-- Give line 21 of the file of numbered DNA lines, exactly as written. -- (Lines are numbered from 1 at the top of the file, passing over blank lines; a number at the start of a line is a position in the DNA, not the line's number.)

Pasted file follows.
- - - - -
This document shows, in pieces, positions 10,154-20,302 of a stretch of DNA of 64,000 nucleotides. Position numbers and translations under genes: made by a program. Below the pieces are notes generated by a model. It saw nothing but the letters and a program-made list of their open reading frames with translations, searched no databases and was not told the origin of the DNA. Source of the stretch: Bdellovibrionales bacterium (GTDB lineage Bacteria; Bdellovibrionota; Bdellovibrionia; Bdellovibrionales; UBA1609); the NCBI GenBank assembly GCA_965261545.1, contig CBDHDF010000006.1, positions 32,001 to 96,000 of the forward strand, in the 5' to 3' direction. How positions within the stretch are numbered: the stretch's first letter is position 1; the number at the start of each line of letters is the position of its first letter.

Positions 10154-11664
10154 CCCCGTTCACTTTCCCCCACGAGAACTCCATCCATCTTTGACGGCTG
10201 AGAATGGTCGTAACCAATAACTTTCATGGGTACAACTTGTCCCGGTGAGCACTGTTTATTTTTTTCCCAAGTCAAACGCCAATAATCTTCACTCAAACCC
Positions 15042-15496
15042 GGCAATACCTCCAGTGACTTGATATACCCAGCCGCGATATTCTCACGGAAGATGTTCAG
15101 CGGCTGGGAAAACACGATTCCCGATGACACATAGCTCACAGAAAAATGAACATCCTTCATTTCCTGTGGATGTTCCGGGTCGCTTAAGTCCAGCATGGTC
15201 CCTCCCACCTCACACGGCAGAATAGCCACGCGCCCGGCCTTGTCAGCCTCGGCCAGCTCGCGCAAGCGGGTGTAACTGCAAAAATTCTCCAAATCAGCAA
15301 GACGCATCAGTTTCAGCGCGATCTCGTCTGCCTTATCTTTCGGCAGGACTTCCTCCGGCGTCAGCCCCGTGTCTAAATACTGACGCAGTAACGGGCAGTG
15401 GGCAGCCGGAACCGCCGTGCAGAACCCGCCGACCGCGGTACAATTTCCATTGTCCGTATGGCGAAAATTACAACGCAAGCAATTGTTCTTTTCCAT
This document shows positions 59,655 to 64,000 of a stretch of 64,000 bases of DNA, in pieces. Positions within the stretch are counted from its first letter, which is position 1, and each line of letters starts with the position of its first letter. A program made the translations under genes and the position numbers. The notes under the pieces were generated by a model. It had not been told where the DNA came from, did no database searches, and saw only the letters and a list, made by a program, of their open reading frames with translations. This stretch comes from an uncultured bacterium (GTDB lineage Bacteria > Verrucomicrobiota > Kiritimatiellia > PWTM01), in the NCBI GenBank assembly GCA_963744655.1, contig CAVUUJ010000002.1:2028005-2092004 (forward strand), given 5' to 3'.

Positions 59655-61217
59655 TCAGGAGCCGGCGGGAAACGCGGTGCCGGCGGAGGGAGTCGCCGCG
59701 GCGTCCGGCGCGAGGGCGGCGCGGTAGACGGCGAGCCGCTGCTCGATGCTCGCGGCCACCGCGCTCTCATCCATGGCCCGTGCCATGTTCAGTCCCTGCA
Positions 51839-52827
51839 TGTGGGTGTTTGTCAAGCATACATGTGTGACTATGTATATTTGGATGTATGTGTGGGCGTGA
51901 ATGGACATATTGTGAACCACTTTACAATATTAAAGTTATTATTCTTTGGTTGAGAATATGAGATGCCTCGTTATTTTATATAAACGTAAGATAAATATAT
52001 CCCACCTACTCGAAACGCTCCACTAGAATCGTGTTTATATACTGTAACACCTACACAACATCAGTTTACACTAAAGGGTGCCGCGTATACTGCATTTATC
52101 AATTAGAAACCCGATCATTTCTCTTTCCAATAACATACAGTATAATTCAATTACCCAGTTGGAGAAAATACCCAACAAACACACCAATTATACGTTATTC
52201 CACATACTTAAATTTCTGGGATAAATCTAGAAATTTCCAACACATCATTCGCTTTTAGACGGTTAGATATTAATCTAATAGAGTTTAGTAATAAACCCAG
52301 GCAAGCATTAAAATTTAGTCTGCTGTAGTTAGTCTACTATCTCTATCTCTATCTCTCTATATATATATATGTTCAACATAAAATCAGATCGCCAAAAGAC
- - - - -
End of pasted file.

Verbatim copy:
52301 GCAAGCATTAAAATTTAGTCTGCTGTAGTTAGTCTACTATCTCTATCTCTATCTCTCTATATATATATATGTTCAACATAAAATCAGATCGCCAAAAGAC